Allow me to take you back to a time when the only thing I had to worry about was how many shiny 10 pence pieces I could get my hands on in order to get my R-Type fix. Back in the 8 and 16-bit era there were plenty of shooters to choose from – the aforementioned R-Type from Irem, Konami’s Gradius, Sega’s Thunderforce and perhaps less know in the west, Taito’s Darius. Of course, you also had the one-offs which happen to be my favourites. Super Aleste and Axley that were both on the available on the SNES.
The shoot-em-up genre was the staple diet for gamers in the 90’s but the once prominent genre has since died out with just the odd big budget shoot-’em-up appearing amongst the influx of First Person Shooters and grand open-world games. So it was with delight that we were handed a review code for Darius: Cozmic collection featuring a total of nine games. But don’t get too excited, because more is not necessarily better.
Darius II, for example, is featured three times – The Japanese Mega Drive version, the Western Mega Drive version and the Master System version (a nice rare addition despite frame rate issues). Darius Twin is there twice, the SNES and Famicom versions, as is Darius Force, and then two remakes of the original Darius games which were released on the PC Engine in Japan. The full list of games is as follows;
- Darius II (Mega Drive, JP version)
- SAGAIA (Genesis, US version)
- SAGAIA (Master System, EU version)
- Darius Twin (Super Famicom, JP version)
- Darius Twin (Super NES, US version)
- Darius Force (Super Famicom, JP version)
- Super Nova (Super NES, US version)
- Darius Alpha (PC Engine, JP version)
- Darius Plus (PC Engine, JP version)
As you can see you do get a lot of game for your buck, but essentially it boils down to just four games. Darius Plus, Darius II, Darius Twin and Darius Force. Is this collection worth the steep asking price? Well I guess that depends if you’re a fan of piscine based shooters.
As games go, all the them are really simple to grasp. Equipped with a shoot and a bomb button at your disposal, you go forth and wipe out entire galaxies of glowing blob firing alien fish. The good news is that all games are responsive and easy to play. These are not bullet hell games. Instead of doing your best to avoid laser death, the Darius games are more about the accurate shooting. However no matter the game you play they are all essentially the same. Fly from left to right and shoot aliens who increase in difficulty the further you progress. There are of course power-ups to help you defeat the foes that come at you thick and fast from both the front and from behind. It really is a case of once you’ve played one or two, you really have played them all. Barring the odd highlight like multiplayer on Darius Twin of course.
But what makes the Darius games stand out is the non-linear nature of the games? Once you have defeated the end of level fishy boss, you’re presented with a multiple choice of what level to tackle next. This in turn gives the game plenty of replayability. Considering how hard these games are though, it’s debatable if you’ll want to come back to them at all.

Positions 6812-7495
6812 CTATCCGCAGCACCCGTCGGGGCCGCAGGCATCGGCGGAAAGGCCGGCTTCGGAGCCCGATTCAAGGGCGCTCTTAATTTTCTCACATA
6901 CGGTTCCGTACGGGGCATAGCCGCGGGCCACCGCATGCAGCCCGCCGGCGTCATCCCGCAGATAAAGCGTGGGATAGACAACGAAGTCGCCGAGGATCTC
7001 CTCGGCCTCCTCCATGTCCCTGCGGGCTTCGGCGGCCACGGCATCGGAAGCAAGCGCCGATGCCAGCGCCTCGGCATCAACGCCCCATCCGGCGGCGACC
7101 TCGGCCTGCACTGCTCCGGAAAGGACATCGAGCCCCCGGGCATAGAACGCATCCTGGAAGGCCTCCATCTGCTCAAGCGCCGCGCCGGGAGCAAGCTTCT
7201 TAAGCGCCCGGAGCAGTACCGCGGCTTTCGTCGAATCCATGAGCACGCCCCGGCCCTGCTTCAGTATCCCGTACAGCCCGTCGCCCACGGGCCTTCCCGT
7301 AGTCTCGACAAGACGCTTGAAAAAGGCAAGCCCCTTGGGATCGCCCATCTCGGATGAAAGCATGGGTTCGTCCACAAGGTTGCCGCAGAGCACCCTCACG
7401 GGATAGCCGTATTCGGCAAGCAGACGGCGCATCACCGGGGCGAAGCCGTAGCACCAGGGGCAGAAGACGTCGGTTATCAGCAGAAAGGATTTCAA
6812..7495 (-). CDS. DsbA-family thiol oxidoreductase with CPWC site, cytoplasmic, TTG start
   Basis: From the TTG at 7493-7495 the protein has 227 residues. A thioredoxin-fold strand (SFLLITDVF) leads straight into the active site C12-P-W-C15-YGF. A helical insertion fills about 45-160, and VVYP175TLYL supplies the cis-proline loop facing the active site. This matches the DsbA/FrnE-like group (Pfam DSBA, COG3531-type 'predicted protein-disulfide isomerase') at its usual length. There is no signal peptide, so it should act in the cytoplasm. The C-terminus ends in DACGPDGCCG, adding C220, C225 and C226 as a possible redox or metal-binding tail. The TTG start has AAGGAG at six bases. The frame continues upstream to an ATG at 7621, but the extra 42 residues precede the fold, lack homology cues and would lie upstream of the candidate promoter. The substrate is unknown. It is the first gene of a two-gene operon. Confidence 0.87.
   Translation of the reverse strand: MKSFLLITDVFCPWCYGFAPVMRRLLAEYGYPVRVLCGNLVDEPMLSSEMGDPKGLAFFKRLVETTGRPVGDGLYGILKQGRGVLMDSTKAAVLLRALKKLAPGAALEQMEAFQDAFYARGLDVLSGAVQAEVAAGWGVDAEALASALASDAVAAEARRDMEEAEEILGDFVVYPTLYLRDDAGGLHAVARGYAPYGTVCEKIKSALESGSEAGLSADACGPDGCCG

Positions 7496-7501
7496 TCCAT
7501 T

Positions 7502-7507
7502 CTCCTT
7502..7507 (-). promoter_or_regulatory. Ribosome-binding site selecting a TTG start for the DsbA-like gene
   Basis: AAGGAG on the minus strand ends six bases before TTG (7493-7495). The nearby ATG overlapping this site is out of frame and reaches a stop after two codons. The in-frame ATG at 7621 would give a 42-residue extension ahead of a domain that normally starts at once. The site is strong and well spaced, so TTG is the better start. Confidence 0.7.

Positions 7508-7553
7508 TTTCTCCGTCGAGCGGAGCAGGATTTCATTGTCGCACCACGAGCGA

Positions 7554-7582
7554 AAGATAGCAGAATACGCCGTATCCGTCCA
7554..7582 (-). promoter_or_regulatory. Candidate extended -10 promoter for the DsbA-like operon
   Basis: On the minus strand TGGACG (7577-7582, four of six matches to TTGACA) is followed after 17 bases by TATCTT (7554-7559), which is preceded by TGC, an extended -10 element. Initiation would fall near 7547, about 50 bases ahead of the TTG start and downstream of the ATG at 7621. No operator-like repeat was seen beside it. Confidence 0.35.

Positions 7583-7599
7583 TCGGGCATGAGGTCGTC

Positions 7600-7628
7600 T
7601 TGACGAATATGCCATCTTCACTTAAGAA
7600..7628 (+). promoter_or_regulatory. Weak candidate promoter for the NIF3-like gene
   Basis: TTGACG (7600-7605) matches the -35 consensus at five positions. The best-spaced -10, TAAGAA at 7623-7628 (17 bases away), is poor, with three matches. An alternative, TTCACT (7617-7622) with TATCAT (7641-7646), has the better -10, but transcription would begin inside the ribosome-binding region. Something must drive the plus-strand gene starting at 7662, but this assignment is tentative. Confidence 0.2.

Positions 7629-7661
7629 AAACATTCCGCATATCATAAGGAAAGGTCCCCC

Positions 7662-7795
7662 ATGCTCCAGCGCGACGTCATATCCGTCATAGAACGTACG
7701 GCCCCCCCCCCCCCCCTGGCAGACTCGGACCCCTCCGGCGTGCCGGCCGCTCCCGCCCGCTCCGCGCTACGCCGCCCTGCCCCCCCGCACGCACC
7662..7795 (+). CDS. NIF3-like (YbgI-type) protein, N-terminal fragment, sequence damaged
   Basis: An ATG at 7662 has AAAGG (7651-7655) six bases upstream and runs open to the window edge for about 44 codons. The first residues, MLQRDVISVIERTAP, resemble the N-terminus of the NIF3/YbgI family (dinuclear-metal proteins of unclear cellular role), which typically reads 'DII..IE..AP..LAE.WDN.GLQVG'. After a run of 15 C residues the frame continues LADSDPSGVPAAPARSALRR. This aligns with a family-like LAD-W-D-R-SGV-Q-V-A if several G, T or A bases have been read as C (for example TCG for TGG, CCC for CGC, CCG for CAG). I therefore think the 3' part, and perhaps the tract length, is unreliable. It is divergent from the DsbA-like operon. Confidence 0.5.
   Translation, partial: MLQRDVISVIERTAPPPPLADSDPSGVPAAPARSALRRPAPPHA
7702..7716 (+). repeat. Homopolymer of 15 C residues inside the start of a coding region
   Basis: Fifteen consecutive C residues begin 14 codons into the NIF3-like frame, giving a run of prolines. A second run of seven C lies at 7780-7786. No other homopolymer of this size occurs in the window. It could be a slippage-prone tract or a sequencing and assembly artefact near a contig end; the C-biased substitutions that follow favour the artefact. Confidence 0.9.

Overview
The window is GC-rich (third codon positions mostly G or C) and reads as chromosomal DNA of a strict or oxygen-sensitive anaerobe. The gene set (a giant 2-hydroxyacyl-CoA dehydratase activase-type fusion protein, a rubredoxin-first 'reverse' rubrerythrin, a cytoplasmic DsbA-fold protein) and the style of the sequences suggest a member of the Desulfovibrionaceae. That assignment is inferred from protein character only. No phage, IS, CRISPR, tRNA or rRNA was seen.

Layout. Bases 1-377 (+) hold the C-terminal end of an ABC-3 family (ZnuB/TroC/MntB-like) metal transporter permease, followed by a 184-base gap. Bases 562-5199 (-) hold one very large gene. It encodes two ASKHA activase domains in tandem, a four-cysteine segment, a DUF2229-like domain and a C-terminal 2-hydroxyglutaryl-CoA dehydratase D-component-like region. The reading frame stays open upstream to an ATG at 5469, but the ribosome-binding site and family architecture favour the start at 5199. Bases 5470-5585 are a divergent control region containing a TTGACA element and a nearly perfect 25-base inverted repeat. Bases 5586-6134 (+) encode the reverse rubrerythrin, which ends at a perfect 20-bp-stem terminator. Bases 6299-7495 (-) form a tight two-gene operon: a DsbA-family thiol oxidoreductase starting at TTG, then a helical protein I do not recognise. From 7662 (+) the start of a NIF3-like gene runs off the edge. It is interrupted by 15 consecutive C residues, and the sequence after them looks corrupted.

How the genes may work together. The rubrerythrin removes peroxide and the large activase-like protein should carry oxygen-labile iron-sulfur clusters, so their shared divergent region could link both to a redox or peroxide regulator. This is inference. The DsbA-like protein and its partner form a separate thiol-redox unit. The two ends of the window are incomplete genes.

There is however a lifeline. As with most modern retro collections you can make use of save states, and tweak parameters to suite your play style or in my case the amount of lives of on offer. Plus, you have the games built-in difficulty options and control re-maps. There is something here that will suit your style of play no matter your experience with Darius.
Darius Cozmic Collection Console is an expensive collection. Coming in at around £50 on the PSN Store, it’s a hard pill to swallow, especially as there is no additional content. It’s sorely missing a museum feature or sound player that other collections like this have included. The menus are bland and the backdrop surrounding the game’s are even worse. This could have been a proper tribute to a much-loved game series. Unfortunately it just seems like a lazy collection, released ‘just because’, rather than though love. Considering the prices rare Darius games fetch on eBay, this could be considered good value for some – but not me.
This is a niche title, to say the least. If I walked up to you in the street and shouted SAGAIA! at you, then rather than punch my nose off you started to swoon, this is a game for you. It’s a title that will bring joy to the people it needs to bring joy to. The games themselves are very straightforward and offer nothing extra for the pretty high price tag. Inexplicably the PSP exclusive version Darius Burst is missing, which seems odd for a collection that is available on a Sony console.
I think Taito and M2 would have been better off remaking the original game which is arguably still the best and having some of the other titles as unlockable rewards. Streets of Rage 4 nailed it and should be a template for releasing jazzed up version of old but beloved games. There is nothing essentially wrong with these games though. Darius Games are regarded by some as the best shooters ever made, but do you really want to pay nearly £50 to play the same game nine times?
That’s a lot to ask even the most avid fan.
Darius Cozmic Collection Console is available now on PS4 (reviewed on PS4 Pro) and Nintendo Switch.
Disclaimer: In order to complete this review, we were provided with a promotional copy of the game. For our full review policy, please go here.